One way of incorporating some rhythmic interest in your
piece is to use a tresillo pattern.
Basically, think of it as trying to take the 8 eighth-notes in a 4/4 measure and trying to divide it evenly into 3’s. Without the use of triplets, it is near to impossible. So, what you would have to end up doing is group the first couple of notes into 3’s while the last two are grouped into their own. This creates a forward motion based on the unstable/uneven rhythm. It would look something like this:
Notice how this looks very similar to the “3-side” of the
classic Cuban clave figure – that’s because it is.
Use it as a repeated figure or as an interjected figure.
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Author: Bryan M. Waring
Bryan Waring is a graduate of USM's School of Music with a B.M. in Performance – Composition and is now attending Belmont University for a M.M. in Commercial Media – Composition & Arranging.
During his time at USM, he studied violin with Dino Liva and composition with Dr. Daniel Sonenberg, as well as has premiered several pieces during the semiannual Composer's Ensemble concert series. In 2017, Bryan was a writer for the original musical theater work of "Molded By The Flow," directed by Paul Dresher and Rinde Eckert.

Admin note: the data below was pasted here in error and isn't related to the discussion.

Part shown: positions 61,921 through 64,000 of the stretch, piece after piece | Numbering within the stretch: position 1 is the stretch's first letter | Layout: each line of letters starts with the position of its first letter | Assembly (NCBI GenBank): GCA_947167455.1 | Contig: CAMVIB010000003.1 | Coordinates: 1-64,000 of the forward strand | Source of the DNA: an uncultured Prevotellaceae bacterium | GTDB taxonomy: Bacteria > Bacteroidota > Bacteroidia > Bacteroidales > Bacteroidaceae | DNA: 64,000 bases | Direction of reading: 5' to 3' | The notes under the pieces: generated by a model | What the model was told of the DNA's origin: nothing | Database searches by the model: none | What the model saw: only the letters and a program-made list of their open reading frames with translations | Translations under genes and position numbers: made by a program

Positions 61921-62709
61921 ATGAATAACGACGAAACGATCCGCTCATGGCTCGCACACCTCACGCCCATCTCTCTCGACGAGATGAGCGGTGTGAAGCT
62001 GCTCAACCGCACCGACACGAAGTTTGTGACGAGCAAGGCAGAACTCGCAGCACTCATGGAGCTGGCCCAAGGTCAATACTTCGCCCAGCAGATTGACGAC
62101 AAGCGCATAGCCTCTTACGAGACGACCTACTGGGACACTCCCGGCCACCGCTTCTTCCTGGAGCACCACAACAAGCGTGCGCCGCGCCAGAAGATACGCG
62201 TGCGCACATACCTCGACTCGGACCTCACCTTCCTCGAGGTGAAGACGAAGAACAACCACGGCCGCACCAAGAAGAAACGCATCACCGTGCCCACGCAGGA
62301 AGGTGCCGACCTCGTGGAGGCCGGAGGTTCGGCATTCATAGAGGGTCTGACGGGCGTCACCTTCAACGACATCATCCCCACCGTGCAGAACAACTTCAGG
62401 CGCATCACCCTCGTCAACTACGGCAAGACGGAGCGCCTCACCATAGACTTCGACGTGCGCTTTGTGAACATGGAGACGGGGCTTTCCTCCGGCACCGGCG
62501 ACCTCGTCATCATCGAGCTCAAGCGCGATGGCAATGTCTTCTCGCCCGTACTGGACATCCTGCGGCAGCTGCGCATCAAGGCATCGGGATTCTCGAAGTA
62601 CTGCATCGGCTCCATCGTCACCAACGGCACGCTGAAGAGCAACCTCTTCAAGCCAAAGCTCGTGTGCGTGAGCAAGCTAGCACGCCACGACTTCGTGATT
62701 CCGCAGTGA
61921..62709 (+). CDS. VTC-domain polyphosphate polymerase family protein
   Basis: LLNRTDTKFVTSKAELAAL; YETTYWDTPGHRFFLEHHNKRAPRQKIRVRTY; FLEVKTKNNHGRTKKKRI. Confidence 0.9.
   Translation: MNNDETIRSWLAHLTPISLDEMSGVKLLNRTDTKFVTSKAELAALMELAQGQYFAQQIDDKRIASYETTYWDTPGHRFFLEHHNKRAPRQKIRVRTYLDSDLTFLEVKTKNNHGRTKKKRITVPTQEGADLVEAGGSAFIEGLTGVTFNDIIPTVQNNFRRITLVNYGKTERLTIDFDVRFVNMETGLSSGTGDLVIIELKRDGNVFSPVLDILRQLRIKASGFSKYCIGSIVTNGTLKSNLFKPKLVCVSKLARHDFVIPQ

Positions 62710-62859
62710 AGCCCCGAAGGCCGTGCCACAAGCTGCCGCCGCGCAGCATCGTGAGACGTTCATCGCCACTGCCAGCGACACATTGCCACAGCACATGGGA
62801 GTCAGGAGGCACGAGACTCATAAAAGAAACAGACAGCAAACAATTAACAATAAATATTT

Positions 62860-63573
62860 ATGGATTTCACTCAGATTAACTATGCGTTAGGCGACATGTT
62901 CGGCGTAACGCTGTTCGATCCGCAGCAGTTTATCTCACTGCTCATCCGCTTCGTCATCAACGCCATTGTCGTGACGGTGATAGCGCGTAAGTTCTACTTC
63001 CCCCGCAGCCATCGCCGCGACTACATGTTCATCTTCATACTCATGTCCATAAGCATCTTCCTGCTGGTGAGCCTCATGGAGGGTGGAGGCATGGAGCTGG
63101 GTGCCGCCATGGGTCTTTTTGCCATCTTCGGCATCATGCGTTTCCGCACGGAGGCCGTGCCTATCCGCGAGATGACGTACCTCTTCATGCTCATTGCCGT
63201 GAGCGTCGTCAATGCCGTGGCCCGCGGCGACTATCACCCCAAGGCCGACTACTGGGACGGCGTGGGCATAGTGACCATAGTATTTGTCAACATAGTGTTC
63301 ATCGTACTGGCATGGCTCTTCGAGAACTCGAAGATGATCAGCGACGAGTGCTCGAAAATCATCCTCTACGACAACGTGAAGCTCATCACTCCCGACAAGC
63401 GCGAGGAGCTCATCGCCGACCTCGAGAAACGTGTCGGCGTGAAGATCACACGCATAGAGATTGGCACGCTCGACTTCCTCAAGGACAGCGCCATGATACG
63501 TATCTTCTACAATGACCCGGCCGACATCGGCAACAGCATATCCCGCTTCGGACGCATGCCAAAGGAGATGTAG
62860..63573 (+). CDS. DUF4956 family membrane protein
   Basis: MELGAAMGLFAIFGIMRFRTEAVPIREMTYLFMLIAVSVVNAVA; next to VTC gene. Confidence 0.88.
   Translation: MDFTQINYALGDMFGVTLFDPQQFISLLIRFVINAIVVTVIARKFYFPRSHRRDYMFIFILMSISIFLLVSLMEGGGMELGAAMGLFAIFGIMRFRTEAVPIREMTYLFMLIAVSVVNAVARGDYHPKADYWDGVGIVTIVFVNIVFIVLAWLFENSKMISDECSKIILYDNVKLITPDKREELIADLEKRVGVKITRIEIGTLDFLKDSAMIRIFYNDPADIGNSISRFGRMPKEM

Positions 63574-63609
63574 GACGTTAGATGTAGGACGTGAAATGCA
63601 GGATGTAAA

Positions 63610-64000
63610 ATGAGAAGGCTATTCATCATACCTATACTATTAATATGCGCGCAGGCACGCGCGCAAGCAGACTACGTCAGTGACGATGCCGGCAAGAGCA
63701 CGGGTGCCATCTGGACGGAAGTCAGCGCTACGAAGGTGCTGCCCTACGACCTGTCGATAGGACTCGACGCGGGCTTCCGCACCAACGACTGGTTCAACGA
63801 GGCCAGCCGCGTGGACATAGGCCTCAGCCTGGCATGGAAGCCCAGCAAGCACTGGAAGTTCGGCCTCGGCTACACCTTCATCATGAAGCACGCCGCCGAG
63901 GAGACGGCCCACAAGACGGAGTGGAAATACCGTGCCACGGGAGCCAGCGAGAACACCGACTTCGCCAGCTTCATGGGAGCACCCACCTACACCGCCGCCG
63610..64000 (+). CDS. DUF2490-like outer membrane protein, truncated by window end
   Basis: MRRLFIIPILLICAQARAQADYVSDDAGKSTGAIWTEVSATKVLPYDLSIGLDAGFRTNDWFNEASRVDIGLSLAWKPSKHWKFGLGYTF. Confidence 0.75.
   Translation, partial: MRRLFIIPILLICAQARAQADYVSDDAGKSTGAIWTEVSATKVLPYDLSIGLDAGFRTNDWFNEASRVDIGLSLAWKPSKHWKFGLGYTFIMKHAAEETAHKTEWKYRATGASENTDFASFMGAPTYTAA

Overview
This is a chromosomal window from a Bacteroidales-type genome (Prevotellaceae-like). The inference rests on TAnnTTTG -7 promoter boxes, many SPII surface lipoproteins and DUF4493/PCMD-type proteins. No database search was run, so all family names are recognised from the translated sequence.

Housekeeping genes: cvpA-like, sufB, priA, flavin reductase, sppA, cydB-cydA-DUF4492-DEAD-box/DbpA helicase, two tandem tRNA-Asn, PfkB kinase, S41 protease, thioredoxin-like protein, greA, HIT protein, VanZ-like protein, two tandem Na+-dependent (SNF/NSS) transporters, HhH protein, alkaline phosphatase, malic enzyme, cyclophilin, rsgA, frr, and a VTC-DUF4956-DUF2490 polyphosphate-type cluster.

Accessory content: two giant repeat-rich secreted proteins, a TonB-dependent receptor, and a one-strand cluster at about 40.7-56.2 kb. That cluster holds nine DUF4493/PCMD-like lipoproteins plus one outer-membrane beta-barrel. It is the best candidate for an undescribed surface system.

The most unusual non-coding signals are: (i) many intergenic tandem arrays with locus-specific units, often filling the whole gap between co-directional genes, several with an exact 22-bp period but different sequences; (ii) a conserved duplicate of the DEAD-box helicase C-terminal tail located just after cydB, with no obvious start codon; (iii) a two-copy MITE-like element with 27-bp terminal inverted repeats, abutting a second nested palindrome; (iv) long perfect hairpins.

Outside of school, Bryan has been involved with writing music for videogame developers at Portland's CI2 Lab, collaborating with the King Tide Party, and studying with Larry Groupé (Straw Dogs) in San Diego.
Now living in Nashville.
Along with composing, Bryan teaches music to children, receiving the Master Teacher Award for his work at ESF Camps; and does audio engineering for live ensembles.
Besides talents in music, Bryan is a team-player in any competitive work environment; equipped with skills in leadership, organization, mathematics, creativity, communication, and managing.
On the side, Bryan has worked as a model for several skilled artists in the New England area. Among his other accomplishments include obtaining the rank of Eagle Scout in April 2013 with a project of building a side parking area with guide rails for Webb Mountain Park in Monroe, CT.
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